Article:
A while back, I was planning a post on the topic of consequentialism; essentially, the belief that the ethical measure of an action or inaction is its consequences, at least as reasonably foreseen by the actor. My take on this was that we are all consequentialists in the last analysis. Those who claim to be deontologists; that is, those who believe that the ethical nature of an action depends upon whether it is in accordance with a duty incumbent upon the actor, whether that duty is believed to be ordained by divine command or, as with Kant, arising from our status as free and rational beings, are really saying that we are too shortsighted to evaluate fully the consequences of actions, and that, therefore, we must yield our judgment to hard and fast rules. In other words, deontology could be said to be consequentialism with a strong gloss of epistemological modesty.
For example, while a consequentialist may argue that destroying human embryos to harvest stem cells is ethically OK because it provides the means to alleviate great human suffering, while causing no pain to the pre-conscious embryos (this is a utilitarian argument, utilitarianism being perhaps the best-known form of consequentialism), a deontologist might argue that such an action violates an overarching duty to respect human life from the moment of conception. If pressed to give a reason for such a rule, however, the deontologist might invoke a "slippery slope" argument, that is, if we allow this, we are taking the first step on a downhill path that may lead to the cloning of malformed embryos with minimal brain function, to be raised in vitro simply to grow organs to be harvested for transplant, and, beyond that, to the use of viable humans with substandard mental function for the same purpose. Or, she might give a more far-reaching, "Burkean" answer: by calling into question a time-honored notion of what's good and proper, we are disturbing a complex system of societal mores, and this may have consequences well beyond what we have anticipated. Note, however, that both of these arguments appeal to consequences, and therefore are consequentialist. (I now know that John Stuart Mill anticipated this argument in his preface to Utilitarianism almost a century and a half ago.)
What inspired me to write this was the death of Paul Tibbets, and, in particular, this piece by Bob Greene about him. What struck me was the sheer consequentialism that sustained him after that fateful day over Hiroshima. His bio shows him to be a consummate warrior. Warriors seem to be archetypal deontologists. (I need only recall my last year of college, when my roommate and I had a deal: every time I made him suffer through a Dylan album, he could make me sit through his recording of the greatest speeches of General Douglas MacArthur. I can still hear in my mind the peroration of his farewell address to the Corps of Cadets at West Point: "Duty, honor, country, and the Corps, and the Corps, and the Corps.") Yet Greene's piece quotes Tibbets as explaining why he never lost sleep over the bombing as being, not "It was my duty", but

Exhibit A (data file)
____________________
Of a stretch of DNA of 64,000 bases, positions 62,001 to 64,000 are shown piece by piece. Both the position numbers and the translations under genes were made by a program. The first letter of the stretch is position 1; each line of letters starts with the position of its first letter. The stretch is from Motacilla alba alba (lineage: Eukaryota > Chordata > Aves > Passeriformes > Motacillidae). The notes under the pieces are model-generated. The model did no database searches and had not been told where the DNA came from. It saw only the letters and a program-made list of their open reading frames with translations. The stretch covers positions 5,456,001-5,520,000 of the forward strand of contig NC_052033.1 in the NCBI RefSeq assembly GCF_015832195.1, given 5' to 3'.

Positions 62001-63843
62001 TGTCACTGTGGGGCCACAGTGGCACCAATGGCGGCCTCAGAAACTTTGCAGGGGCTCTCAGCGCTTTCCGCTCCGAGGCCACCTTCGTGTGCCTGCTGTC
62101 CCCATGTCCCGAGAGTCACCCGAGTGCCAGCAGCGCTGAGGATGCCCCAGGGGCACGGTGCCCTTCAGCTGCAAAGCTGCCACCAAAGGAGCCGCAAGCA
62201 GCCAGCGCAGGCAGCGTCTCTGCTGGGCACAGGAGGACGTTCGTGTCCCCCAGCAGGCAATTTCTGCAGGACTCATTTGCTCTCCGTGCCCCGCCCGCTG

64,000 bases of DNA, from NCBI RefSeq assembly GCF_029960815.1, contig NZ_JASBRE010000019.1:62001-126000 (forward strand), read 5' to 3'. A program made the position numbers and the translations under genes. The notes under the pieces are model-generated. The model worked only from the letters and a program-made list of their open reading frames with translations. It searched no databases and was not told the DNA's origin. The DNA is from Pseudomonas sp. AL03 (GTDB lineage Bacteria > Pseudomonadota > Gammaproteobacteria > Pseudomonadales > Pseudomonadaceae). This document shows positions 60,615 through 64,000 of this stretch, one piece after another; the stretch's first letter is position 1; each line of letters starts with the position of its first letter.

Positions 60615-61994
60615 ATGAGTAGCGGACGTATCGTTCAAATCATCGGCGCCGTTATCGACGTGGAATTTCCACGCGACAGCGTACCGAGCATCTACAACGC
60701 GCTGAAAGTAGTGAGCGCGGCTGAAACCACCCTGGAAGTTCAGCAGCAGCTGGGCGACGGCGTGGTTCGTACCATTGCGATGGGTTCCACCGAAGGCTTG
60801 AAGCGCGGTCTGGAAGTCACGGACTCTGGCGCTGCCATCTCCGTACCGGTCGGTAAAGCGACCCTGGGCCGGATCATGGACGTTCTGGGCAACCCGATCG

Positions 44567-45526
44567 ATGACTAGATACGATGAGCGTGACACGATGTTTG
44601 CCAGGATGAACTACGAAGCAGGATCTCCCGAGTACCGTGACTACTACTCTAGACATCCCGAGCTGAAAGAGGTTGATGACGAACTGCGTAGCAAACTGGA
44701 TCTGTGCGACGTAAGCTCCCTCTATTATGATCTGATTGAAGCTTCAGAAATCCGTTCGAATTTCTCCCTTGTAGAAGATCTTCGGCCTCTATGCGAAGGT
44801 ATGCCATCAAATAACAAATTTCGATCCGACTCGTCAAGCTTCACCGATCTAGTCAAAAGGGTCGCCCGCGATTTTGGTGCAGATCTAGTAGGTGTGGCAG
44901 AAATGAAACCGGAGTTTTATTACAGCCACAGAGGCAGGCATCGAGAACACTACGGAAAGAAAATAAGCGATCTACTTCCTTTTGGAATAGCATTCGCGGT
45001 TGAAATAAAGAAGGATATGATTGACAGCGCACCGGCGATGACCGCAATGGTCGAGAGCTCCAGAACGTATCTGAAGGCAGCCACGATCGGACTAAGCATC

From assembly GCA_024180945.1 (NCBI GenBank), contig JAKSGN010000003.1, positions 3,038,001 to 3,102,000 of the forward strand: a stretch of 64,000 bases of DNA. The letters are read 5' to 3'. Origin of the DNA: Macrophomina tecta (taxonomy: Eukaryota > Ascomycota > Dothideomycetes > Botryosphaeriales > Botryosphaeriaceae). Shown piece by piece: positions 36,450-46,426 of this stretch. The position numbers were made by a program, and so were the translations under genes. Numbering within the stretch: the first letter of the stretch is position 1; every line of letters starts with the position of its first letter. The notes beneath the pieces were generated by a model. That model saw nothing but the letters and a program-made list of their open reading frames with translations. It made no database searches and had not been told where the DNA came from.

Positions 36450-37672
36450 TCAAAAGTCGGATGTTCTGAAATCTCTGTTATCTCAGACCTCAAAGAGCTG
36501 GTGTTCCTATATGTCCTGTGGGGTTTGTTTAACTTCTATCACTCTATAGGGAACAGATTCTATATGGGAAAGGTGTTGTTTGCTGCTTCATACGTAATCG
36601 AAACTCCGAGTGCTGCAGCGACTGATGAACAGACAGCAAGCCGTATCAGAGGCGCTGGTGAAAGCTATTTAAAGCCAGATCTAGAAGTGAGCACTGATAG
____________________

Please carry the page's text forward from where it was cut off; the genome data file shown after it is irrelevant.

because "we stopped the killing." He was at peace, he said, because "I know how many people got to live full lives because of what we did."Here, indeed, is Jeremy Bentham's felicitous calculus at its most stark. Dostoyevsky challenged this kind of reasoning by asking something to the effect: If a world of eternal happiness could be purchased by the suffering and death of one innocent child, would you buy the ticket?
Perhaps the thing about war is, it makes us all buy the ticket.
11/18 update: Dawn Coyote posted this comment on WikiFray, where I cross-posted the text above:
I don't know if war makes us buy the ticket, or if it just makes us starkly aware that we've bought the ticket. In the increasingly connected world, it takes a determined averting of the gaze to remain unaware of how many of the surpluses we enjoy come to us as a result of deficits elsewhere. Maybe we're all Paul Tibbets these days—if we're lucky, or powerfully motivated to quell our cognitive dissonance.I'll confess to feeling a bit sheepish about my last sentence. When I wrote it, it was past midnight, I'd had my second snifter of Cognac (a third would have been disastrous, as I've learned through hard experience), and I was just looking for a way to wrap the thing up. It was almost as bad as following the advice Michael O'Donoghue gave to aspiring novelists in "How to Write Good", which was published in National Lampoon sometime in the 1970s. If your plot gets too complicated and you can't figure out how to bring it to a satisfactory conclusion, he wrote, simply type the words: "Suddenly, everyone was run over by a truck."
Anyway, I had great plans to extend the argument to include the contemporary debate over the use of torture. At least I can direct you to a lively discussion here, with thanks to friend and neighbor "ts" of Instaputz for the link.
While I'm giving thanks (we're getting into that week), a great big hat tip to John McG for my first-ever (at least that I know of) "digg." John, I'm trying to figure out the Episcopalian analogue to making a Novena.